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Britain's Office of Fair Trading gives game authors until April 1 to stop tricking users into making in-app purchases

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Great Britain's Office of Fair Tradinghas published a set of principles for online and "freemium"games (desktop and mobile), established to protect children fromgames that unconsciously manipulate them into making in-apppurchases, and to ensure the games don't breach England's consumerprotection law. The OFT has given game producers a deadline of April1 to implement the necessary changes to their current and futureproducts.



The OFT principles don't seek to banin-app purchases, but state that consumers should be told upfrontabout costs associated with a game or about in-game advertising, andany important information such as whether their personal data is tobe shared with other parties for marketing purposes. The principlesalso make clear that in-game payments are not authorised, and shouldnot be taken, unless the payment account holder, such as a parent,has given his or her express, informed consent.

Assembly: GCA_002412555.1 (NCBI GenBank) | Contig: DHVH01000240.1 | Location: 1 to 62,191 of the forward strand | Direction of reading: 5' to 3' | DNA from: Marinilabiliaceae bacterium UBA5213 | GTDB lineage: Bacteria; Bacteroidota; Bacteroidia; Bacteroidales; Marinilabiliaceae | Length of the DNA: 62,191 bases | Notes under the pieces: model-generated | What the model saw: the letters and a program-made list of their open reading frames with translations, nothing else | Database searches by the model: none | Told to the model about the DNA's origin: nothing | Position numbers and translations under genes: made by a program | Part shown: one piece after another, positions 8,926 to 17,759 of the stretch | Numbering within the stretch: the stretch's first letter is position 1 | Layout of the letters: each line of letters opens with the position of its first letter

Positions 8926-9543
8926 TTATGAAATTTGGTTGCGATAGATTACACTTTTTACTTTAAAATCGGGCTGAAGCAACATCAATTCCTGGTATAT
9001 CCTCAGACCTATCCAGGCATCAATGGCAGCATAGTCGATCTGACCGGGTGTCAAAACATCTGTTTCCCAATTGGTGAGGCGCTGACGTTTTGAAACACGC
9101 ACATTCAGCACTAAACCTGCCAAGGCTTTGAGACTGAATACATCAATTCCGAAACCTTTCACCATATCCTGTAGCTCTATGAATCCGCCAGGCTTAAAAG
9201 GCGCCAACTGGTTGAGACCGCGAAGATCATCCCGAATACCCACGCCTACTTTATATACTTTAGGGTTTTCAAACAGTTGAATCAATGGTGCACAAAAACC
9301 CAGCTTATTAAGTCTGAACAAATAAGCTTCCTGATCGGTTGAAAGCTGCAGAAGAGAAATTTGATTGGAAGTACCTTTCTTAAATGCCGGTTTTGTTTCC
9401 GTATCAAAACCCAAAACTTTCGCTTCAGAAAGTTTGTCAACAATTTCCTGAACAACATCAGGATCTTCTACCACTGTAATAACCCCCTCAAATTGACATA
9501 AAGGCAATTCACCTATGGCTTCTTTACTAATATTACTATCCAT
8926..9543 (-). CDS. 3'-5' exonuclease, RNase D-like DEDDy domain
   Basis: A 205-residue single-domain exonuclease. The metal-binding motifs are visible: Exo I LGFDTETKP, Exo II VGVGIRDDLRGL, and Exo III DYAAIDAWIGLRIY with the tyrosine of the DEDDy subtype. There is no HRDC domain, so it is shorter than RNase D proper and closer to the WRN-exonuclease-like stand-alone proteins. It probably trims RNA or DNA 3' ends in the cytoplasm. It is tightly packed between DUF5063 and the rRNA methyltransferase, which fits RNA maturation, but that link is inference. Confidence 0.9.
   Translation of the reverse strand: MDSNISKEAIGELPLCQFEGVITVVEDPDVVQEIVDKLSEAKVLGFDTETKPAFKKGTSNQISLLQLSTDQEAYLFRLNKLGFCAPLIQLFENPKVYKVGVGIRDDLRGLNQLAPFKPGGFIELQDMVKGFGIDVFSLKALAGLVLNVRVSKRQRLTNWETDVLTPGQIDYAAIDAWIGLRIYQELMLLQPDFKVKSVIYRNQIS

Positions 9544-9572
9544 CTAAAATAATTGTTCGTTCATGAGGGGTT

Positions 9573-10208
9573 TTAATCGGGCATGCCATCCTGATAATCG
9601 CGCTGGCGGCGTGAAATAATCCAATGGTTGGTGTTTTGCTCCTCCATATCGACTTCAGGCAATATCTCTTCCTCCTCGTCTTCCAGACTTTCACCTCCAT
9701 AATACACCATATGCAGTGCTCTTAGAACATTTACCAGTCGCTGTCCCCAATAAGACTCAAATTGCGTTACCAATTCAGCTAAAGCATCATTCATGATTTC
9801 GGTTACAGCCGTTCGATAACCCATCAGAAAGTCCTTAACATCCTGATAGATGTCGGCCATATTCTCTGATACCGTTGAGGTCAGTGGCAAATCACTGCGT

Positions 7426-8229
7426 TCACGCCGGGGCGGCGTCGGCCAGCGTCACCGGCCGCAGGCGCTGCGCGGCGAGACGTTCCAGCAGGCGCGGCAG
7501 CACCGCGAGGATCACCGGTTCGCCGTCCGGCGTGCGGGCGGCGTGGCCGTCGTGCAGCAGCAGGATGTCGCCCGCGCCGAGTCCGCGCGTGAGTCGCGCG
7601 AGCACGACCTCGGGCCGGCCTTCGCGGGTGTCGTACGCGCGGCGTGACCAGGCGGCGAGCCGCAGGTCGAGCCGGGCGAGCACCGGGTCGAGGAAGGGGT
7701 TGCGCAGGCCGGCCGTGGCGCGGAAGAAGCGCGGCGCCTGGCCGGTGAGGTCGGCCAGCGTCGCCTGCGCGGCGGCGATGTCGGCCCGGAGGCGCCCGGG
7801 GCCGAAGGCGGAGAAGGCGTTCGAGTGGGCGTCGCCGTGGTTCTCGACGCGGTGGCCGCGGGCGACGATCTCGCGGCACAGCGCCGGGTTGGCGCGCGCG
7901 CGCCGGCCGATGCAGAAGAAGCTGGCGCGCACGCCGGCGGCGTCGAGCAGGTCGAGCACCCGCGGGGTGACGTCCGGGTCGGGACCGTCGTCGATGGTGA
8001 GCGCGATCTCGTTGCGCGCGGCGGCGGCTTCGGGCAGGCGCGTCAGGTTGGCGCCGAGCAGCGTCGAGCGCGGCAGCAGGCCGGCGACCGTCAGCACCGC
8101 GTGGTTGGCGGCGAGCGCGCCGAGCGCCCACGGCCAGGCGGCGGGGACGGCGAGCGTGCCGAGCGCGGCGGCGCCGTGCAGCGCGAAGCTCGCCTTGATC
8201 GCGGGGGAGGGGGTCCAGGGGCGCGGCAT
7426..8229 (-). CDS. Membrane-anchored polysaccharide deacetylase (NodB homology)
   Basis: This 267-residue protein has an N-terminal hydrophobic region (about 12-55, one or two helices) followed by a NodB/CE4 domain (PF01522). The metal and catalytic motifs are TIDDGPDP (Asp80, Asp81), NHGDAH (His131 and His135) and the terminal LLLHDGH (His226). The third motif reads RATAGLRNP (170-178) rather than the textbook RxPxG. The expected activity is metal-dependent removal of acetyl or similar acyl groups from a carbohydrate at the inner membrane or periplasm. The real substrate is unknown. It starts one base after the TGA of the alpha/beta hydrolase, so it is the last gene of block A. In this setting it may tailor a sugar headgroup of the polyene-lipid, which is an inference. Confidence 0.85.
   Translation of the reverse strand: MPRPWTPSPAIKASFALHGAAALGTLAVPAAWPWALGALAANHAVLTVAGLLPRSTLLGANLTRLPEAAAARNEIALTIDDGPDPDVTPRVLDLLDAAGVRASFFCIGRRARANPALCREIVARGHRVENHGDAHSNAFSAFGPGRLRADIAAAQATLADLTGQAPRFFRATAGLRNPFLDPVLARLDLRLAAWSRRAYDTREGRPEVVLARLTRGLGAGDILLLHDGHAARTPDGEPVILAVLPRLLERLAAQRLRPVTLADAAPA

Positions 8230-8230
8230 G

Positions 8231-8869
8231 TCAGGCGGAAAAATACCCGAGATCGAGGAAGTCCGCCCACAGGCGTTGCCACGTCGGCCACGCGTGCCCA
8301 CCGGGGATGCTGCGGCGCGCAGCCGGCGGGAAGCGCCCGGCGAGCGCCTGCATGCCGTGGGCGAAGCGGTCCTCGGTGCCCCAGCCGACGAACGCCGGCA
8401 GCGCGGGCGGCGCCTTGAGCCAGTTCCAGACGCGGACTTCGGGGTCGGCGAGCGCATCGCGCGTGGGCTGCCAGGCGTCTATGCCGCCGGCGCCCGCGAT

The investigation leading to theformation of these principles was launched in April 2013, out ofconcern that children and their parents could be "subjected tounfair pressure to purchase items they thought were free, but whichcan actually run up substantial costs." The OFT investigationsurveyed game creators and looked into whether their games include "direct exhortations" to children - "a strong encouragement tomake a purchase, or to do something that will necessitate making apurchase, or to persuade adults to make apurchase for them." This is forbidden under Britain law.



Cases of unsupervised children spendingmoney from their parents' bank accounts on in-game items, with noability to understand they are dealing with real cash, are anotorious subject in the world of mobile and online games. Recently,Appleagreed to refund a massive $32.5 million dollars to settlecomplaints from parents of young kids. One such child spent as muchas $2385 (£1,500) in a mere twohours of playing Tap Pet Hotel, and this isn't an isolatedincident.



The eight principles are detailed in adocument which is accessible in PDF form atthis location. It gives many examples of proper and improperpractices of implementing in-app purchases, which are worth having alook at.



source: BritishOffice of Fair Trading via Gamasutra

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